Monday, April 25, 2011


     SPRING VALLEY, N.Y. -- Sixty years ago, when you add 10 years to my high school Class of 1961, just about all of us were from this then-country village a mere 22 miles from New York City but, oh, so far away from urbanity. We were either raised there or lived close enough that we went to elementary and secondary school in the area. Some went to the South and North Main Street buildings, to the Monsey School, to Brick Church, to New Hempstead. Some went to St. Joe’s, the Roman Catholic school. We formed our early friendships, even the beginning of life’s outlook, in these community schools, just as did the kids from the nearby private Lakeside and Happy Valley schools.  
After school, on weekends, in the summer, some of us from one school might mix with others from another place, though that was rare. We might play with each other in Memorial Park, on the big swings or the merry-go-round. We might see each other in the original Spring Valley Theatre, 14 cents for admission. But, all in all,  we were South Main Street, or North, or Monsey, or Brick Church or St. Joe’s kids or from, whatever school. The bonds formed in our elementary sub communities of greater Spring Valley, itself a relatively small village, would remain with us as we all gathered in September 1957 in the first Spring Valley Junior High School.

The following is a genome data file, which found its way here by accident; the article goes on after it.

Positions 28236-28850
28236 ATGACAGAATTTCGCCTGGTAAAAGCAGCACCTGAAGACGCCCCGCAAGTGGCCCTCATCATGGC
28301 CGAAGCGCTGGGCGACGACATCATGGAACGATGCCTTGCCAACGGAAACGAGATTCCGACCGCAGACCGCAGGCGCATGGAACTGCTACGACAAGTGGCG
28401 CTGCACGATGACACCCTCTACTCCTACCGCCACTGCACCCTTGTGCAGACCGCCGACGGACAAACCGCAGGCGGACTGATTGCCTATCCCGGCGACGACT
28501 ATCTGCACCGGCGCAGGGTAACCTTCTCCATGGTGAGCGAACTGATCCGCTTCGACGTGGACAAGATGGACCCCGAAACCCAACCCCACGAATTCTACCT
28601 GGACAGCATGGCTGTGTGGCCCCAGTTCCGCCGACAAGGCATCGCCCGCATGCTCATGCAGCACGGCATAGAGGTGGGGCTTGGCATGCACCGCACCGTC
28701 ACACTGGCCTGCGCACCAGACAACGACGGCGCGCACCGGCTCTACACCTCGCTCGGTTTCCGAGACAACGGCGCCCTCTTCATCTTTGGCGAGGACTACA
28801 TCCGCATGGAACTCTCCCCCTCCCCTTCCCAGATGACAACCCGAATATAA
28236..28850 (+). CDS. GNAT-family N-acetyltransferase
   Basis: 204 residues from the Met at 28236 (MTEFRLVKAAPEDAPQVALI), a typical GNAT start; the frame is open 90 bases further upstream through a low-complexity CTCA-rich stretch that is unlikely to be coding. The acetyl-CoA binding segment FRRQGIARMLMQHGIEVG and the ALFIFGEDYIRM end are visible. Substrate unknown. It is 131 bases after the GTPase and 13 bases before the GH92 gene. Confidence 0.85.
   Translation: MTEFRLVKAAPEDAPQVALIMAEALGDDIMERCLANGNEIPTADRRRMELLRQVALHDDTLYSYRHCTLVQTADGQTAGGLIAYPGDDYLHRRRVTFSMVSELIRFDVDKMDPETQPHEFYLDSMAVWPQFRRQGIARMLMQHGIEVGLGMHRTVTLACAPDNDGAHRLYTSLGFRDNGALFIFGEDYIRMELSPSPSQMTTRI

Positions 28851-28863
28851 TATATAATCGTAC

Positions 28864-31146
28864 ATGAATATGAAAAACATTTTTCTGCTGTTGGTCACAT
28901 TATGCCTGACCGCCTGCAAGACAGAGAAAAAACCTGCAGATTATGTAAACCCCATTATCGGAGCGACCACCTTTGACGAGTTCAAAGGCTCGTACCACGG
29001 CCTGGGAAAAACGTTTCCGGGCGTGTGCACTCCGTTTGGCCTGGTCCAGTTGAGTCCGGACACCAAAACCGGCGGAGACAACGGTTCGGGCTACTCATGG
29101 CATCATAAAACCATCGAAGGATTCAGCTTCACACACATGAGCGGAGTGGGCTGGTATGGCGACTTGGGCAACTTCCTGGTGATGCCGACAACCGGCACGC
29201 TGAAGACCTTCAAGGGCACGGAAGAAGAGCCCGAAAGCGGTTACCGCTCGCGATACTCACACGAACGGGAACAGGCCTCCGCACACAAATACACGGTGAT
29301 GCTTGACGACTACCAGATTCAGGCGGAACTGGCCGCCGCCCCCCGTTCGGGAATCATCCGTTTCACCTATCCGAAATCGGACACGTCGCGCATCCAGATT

That one year of ninth grade gave us a moment to meet new friends, keep the old, grow in our bodies and minds, hearts and souls as this new, bigger, unified class would soon begin high school in the relatively new building on Route 59, in September 1958. For three years we would all face the toughening that was speech class with the wonderful Mr. Scott, as well as the challenges of our math, English, social studies, art, music, industrial arts, business, phys ed and other instructors. 
We would go to football games in chilly weather, warmed by the joint experience. There would be school dances for some, clubs for many and friendships with the transfer students now arriving in what was becoming suburbia. Many of these students had reluctantly left lifelong neighborhoods and their own high school bonding but quickly became part of what was to be fully cast in three years’ time as the Class of 1961, Spring Valley High School.
Now that class, my class, the class of gathered Monsey elementary students, St. Joe’s kids, Brick Church, from wherever, is planning its half-century reunion August 13 at the Marriott in Park Ridge, N.J. (for information, visit Now, not all of us want to go back, especially 50 years. Some may say that it was in elementary school where they formed ties, not SVHS. Others may fence-sit, indecisive about the reunion. 
I’ll be there, and I hope many of my classmates will come. You will notice that I do not write “former classmates.” We can never be that, just as servicemen and women who are once together in an experience of growth and emotion can never be ex-comrades. The moment -- and it is just a brief one -- that is high school is classic in life, as much of an emotional lighting as were your parents, your heroes, your first car, your first love. How much would any of us give for a chance to hold hands with any of that again, even for just a few hours before life marches on in certainty and not?

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